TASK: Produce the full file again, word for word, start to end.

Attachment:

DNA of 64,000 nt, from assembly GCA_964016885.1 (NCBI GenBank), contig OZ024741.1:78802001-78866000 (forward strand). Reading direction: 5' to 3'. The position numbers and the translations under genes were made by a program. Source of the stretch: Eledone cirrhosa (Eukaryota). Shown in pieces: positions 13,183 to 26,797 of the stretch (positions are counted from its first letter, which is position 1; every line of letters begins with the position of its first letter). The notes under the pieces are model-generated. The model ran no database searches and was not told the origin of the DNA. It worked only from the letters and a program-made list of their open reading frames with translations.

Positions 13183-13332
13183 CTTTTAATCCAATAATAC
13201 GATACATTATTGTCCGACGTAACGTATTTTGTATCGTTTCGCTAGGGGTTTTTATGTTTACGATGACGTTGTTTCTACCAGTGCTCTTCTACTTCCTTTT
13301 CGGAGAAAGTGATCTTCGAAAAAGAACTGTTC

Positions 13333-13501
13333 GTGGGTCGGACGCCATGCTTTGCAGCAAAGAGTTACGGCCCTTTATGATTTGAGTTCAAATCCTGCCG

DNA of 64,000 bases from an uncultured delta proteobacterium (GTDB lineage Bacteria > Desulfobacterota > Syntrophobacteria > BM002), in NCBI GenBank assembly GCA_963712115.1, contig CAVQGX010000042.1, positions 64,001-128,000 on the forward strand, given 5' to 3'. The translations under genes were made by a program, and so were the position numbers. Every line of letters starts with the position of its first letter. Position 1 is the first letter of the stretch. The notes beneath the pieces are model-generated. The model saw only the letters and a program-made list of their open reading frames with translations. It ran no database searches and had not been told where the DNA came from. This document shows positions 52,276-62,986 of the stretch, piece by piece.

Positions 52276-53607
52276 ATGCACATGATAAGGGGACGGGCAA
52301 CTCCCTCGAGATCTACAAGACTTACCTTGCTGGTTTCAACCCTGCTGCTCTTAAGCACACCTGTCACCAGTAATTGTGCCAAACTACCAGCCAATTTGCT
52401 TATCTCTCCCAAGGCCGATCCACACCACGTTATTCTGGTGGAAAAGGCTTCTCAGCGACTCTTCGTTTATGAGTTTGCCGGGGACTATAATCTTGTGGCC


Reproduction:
DNA of 64,000 nt, from assembly GCA_964016885.1 (NCBI GenBank), contig OZ024741.1:78802001-78866000 (forward strand). Reading direction: 5' to 3'. The position numbers and the translations under genes were made by a program. Source of the stretch: Eledone cirrhosa (Eukaryota). Shown in pieces: positions 13,183 to 26,797 of the stretch (positions are counted from its first letter, which is position 1; every line of letters begins with the position of its first letter). The notes under the pieces are model-generated. The model ran no database searches and was not told the origin of the DNA. It worked only from the letters and a program-made list of their open reading frames with translations.

Positions 13183-13332
13183 CTTTTAATCCAATAATAC
13201 GATACATTATTGTCCGACGTAACGTATTTTGTATCGTTTCGCTAGGGGTTTTTATGTTTACGATGACGTTGTTTCTACCAGTGCTCTTCTACTTCCTTTT
13301 CGGAGAAAGTGATCTTCGAAAAAGAACTGTTC

Positions 13333-13501
13333 GTGGGTCGGACGCCATGCTTTGCAGCAAAGAGTTACGGCCCTTTATGATTTGAGTTCAAATCCTGCCG

DNA of 64,000 bases from an uncultured delta proteobacterium (GTDB lineage Bacteria > Desulfobacterota > Syntrophobacteria > BM002), in NCBI GenBank assembly GCA_963712115.1, contig CAVQGX010000042.1, positions 64,001-128,000 on the forward strand, given 5' to 3'. The translations under genes were made by a program, and so were the position numbers. Every line of letters starts with the position of its first letter. Position 1 is the first letter of the stretch. The notes beneath the pieces are model-generated. The model saw only the letters and a program-made list of their open reading frames with translations. It ran no database searches and had not been told where the DNA came from. This document shows positions 52,276-62,986 of the stretch, piece by piece.

Positions 52276-53607
52276 ATGCACATGATAAGGGGACGGGCAA
52301 CTCCCTCGAGATCTACAAGACTTACCTTGCTGGTTTCAACCCTGCTGCTCTTAAGCACACCTGTCACCAGTAATTGTGCCAAACTACCAGCCAATTTGCT
52401 TATCTCTCCCAAGGCCGATCCACACCACGTTATTCTGGTGGAAAAGGCTTCTCAGCGACTCTTCGTTTATGAGTTTGCCGGGGACTATAATCTTGTGGCC